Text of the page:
Anyway, my legs were hurting Saturday afternoon. On Sunday my quads were in bad shape. Steps were like torture. I haven't felt like this in a long time. Today they are a little better but still sore. I'm worried about New York. I know I can cover the distance but it's going to be pretty hard.

Wednesday, October 10, 2007

Not much to report

I don't have much going on to report since the Megatransect.

Over the weekend I decided to sleep late instead of getting up early to run and wound up taking a 7 mile walk instead of doing my scheduled run. Sunday my legs weren't really into running either so I did a 20 mile bike ride instead. I think those were good decisions.

Tuesday I did some walking but was cut short by thunderstorms and I don't know what the rest of the week holds for me.

Saturday, though, is my 20 mile run in prep for New York. This should certainly be interesting -- but the good news is that the weather should be ideal for the long run. Here's hoping my poor legs can handle it.

Monday, October 01, 2007

Bald Eagle Mountain Megatransect - Race Report

Despite that awful picture I posted, the Megatransect is really a pretty amazing event. The folks who organize it do a great job and the volunteers were all over the place making things go smoothly for the runners/hikers.

Friday night we got to the start/finish area to collect our goodie bags and race numbers. We were greeted with music, a nice fire, and food. They had typical happy hour stuff: cheese and crackers , chips and dip, salsa, some pizza squares, and some mini meatballs and some other kind of sausage type thing. Good snacks but not a real meal. It also looked like there was beer and wine, soda and Red Bull, but I was only interested in the water. Lots of runners were camping out and socializing at the pre-race party.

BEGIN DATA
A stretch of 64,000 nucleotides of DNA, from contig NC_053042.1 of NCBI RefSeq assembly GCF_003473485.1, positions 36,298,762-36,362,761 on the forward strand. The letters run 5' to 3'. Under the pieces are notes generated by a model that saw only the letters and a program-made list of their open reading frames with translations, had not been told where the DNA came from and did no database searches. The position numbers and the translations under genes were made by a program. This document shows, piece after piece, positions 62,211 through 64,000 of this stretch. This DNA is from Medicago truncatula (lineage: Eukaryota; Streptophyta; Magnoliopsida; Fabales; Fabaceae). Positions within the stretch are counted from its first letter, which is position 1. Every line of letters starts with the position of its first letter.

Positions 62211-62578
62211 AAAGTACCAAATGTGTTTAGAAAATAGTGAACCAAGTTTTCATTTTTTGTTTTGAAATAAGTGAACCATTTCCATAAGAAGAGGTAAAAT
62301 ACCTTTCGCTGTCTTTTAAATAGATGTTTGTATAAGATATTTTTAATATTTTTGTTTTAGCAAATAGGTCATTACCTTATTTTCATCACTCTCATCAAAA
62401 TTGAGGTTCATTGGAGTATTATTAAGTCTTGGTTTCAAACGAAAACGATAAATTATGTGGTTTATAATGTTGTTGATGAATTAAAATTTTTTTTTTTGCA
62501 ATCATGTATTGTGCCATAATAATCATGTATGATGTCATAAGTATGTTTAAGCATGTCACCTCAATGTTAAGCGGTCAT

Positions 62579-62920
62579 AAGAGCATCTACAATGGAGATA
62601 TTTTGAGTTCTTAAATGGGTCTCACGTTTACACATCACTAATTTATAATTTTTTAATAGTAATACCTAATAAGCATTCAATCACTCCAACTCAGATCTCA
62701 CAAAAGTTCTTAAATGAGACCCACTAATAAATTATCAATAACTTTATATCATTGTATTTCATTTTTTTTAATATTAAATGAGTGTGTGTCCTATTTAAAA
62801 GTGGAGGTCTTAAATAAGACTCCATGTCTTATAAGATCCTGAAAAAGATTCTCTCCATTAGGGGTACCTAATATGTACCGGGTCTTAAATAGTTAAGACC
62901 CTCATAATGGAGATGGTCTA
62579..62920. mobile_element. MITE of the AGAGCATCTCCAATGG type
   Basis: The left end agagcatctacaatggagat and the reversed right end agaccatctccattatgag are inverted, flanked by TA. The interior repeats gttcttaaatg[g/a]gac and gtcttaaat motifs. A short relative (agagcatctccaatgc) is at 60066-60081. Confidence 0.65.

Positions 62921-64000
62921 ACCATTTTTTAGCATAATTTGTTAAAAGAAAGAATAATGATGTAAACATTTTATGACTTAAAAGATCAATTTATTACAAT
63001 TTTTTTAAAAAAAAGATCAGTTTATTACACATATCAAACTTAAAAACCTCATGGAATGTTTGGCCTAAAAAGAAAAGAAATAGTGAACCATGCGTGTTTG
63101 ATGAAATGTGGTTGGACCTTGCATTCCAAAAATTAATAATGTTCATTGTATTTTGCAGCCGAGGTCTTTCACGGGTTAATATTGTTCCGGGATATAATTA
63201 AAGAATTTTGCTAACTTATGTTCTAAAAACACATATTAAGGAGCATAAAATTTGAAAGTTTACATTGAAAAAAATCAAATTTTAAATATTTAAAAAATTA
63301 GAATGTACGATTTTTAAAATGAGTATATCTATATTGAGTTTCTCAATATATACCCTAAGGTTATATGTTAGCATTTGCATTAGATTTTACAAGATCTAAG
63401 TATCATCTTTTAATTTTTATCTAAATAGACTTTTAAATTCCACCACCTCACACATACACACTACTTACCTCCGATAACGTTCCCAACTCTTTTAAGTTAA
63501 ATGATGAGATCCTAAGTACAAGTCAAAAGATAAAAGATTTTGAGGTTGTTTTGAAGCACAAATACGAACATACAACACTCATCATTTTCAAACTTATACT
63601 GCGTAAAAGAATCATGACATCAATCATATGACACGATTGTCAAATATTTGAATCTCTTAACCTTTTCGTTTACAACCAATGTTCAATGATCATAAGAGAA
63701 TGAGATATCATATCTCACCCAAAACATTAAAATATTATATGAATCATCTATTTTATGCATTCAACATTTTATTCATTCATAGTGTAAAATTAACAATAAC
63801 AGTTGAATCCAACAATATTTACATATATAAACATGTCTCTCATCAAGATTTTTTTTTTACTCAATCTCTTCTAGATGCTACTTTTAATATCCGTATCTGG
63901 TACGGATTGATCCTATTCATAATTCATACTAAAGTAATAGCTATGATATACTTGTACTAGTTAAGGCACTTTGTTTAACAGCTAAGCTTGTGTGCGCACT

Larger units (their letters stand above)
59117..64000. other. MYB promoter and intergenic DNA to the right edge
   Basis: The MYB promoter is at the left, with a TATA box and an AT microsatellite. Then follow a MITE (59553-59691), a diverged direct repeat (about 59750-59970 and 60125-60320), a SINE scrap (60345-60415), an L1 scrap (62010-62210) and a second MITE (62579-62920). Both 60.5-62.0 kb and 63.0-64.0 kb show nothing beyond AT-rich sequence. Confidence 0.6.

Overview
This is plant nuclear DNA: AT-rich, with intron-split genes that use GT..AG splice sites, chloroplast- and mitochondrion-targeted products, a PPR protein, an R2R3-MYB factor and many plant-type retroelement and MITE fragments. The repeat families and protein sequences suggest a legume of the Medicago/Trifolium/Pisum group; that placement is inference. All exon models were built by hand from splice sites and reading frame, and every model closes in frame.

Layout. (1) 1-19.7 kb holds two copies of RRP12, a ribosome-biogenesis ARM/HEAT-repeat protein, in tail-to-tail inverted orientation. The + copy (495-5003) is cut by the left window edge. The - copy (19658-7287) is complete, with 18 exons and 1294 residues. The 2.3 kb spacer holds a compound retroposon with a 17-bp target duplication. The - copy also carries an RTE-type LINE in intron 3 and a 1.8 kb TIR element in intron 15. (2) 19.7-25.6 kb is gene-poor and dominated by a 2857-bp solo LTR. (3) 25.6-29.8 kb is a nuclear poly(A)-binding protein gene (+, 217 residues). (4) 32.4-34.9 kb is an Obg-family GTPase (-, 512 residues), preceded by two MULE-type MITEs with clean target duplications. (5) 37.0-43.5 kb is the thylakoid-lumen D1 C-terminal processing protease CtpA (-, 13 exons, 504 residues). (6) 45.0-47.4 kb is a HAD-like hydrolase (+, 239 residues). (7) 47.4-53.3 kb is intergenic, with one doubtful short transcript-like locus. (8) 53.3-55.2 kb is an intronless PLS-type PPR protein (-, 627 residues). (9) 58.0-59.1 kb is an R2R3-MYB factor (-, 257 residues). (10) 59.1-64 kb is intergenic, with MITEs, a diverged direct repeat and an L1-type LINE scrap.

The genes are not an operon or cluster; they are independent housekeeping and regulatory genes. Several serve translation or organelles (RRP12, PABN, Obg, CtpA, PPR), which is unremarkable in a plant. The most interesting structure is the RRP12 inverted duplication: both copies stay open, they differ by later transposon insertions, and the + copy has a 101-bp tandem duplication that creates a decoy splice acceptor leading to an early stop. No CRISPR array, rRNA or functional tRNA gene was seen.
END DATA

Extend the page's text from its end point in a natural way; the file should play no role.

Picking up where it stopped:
The goodie bag was fine – nothing too exotic but Brian did get lucky and found a really nice nalgene bottle in his bag. There were also some Clif bar samples and some Hammer Gel in the bag. On the table of food there were also boxes of Hammer Gel and the Hammer version of e-caps with signs that said “Take as many as you want”. So I helped myself to a couple of each flavor. I haven’t tried them out yet but it will be fun to finally have a new gel in the rotation.

It also included a nice gray Asics tech shirt with the logo on the left breast. It’s a very nice shirt –much like my shirt from the New York Marathon. I was hoping for something a little more flashy since this is such a strange event but it’s fine. I was a little jealous of the guys wandering around camp with the long-sleeved cotton shirts from years past because those had nice elaborate designs. Oh well. It’s not about the shirt, right?